Hugging Face Model Hub and Replicate are two leading platforms for hosting and sharing pre-trained models, catering to a wide array of tasks, including natural language processing, image classification, and speech recognition.

Hugging Face Model Hub is a specialized platform focusing on natural language processing tasks. The platform is popular for sharing and utilizing Transformer models, a neural network particularly effective for natural language processing tasks. In addition, it functions as a collaborative community where developers can upload, annotate, and employ a diverse range of machine learning models such as BERT, GPT-2, and RoBERTa, among others. The Hub’s comprehensive library of pre-trained models is easily accessible and comes with in-depth documentation and usage examples to facilitate understanding and efficient deployment.

On the other hand, Replicate is a versatile Model Hub that enables developers to share, discover, and reproduce machine learning projects across various domains. Despite being newer than Hugging Face Hub, it has been growing rapidly, offering several features that make it an excellent choice for sharing and using pre-trained models.

One of Replicate’s key features is private sharing, which allows users to share their models with a selected group of users. This attribute can be crucial for collaboration or for safeguarding sensitive data. It also provides version control for machine learning models, enabling users to track changes over time. This could be particularly beneficial for debugging or tracking the performance improvements of your models. Furthermore, Replicate enables monitoring metrics such as accuracy and latency, which are crucial for evaluating model performance. These features and a Docker-based environment to streamline model deployment collectively contribute to Replicate’s objective of promoting reproducibility and transparency in machine learning research.

Open-Source Foundation Models (Trained models) (Stable diffusion) (Stability)

Open-source foundation models are large-scale machine learning models that are publicly accessible. They offer free access to their codebase, architecture, and often even model weights from training (under specific licensing terms). Developed by various research teams, these models provide a platform anyone can adapt and build upon, thus fostering an innovative and diverse AI research environment. This open-source nature is instrumental in product development, service innovation, and exploring new ideas.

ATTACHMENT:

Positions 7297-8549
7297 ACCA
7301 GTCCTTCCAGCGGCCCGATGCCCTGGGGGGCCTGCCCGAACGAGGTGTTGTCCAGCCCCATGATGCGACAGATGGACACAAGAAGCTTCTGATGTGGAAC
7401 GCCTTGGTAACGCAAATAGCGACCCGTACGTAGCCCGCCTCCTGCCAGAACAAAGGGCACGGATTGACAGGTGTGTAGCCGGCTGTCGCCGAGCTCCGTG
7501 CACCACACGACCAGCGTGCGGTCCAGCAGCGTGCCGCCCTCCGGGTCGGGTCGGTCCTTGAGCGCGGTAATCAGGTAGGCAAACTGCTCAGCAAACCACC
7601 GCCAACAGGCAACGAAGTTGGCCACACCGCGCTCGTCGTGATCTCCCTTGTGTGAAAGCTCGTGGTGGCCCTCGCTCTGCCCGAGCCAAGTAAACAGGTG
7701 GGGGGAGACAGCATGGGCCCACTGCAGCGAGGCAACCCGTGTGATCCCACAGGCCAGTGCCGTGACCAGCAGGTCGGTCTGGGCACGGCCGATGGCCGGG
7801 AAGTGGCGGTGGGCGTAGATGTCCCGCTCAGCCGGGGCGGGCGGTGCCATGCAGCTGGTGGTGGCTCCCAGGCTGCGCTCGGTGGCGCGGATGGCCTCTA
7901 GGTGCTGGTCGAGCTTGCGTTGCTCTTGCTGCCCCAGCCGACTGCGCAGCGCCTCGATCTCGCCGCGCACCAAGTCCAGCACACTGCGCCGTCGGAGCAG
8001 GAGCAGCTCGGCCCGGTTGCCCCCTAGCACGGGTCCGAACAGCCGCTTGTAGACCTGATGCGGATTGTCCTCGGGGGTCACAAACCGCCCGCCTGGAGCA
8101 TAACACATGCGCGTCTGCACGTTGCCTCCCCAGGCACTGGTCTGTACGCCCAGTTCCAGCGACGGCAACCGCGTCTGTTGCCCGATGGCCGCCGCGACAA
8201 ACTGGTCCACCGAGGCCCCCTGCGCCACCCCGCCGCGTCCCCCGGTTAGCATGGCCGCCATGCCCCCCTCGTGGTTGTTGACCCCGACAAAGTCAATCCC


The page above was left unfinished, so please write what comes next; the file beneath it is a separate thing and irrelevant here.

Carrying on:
These foundational models undergo pre-training on enormous datasets encompassing text, code, and images. This extensive training process, which can span several months or even years, equips these models to comprehend and reproduce a vast array of language patterns, structures, and information. Upon completion of the training, these models can generate novel content in multiple formats, including text, images, and music.

The cadre of notable open-source foundation models includes Google’s BERT and T5, OpenAI’s GPT-2, RoBERTa (RoBERTa (Robustly Optimized BERT Pretraining Approach), Transformer-XL, and DistilBERT. These models encompass various design approaches – from transformer-based architectures like BERT that understand the context of words by considering surrounding words to autoregressive language models like GPT-2 that generate human-like text. Models like T5 perceive every NLP task as a text-to-text translation task, while RoBERTa, a BERT derivative, enhances performance with a distinct training approach and larger data batches. Transformer-XL incorporates a recurrence mechanism to retain a longer memory of past inputs, and DistilBERT reproduces BERT’s functionality in a smaller, less resource-intensive design.

A recent entrant into the realm of open-source foundation models is Stable Diffusion. These models apply a process akin to natural diffusion to generate new data. Starting from random noise, Stable Diffusion models gradually transform it into meaningful data, such as an image or a piece of text. Despite their computational intensity, recent improvements have made these models increasingly accessible and applicable across various domains. Unique to Stable Diffusion models is their ability to generate samples at any point during the diffusion process, offering a blend of abstract and realistic outputs.

Frameworks like Hugging Face Transformers, PyTorch Lightning, and TensorFlow Hub significantly improve the accessibility and usability of these models. In addition, they offer libraries of open-source foundation models for various tasks such as text classification, text generation, question answering, and more.

Leveraging open-source foundation models brings several advantages, including high accuracy, the ability to generate high-quality content, scalability to large user bases, and transparency. This transparency allows users to comprehend the workings of these models and make necessary improvements. However, challenges exist, including their complexity, potential bias in the training data, and the risk of misuse for generating harmful content, such as hate speech or misinformation.

Open-source foundation models find applications across a diverse array of domains. These include text generation for news articles, blog posts, and books; image generation for realistic portraits, landscapes, and abstract art; question answering for factual queries, open-ended questions, and creative queries; various natural languages processing tasks, such as text classification, sentiment analysis, and machine translation; and various speech recognition tasks, including transcribing audio recordings, translating speech to text, and voice command device control.

End-to-end apps (enduser-facing applications with proprietary models)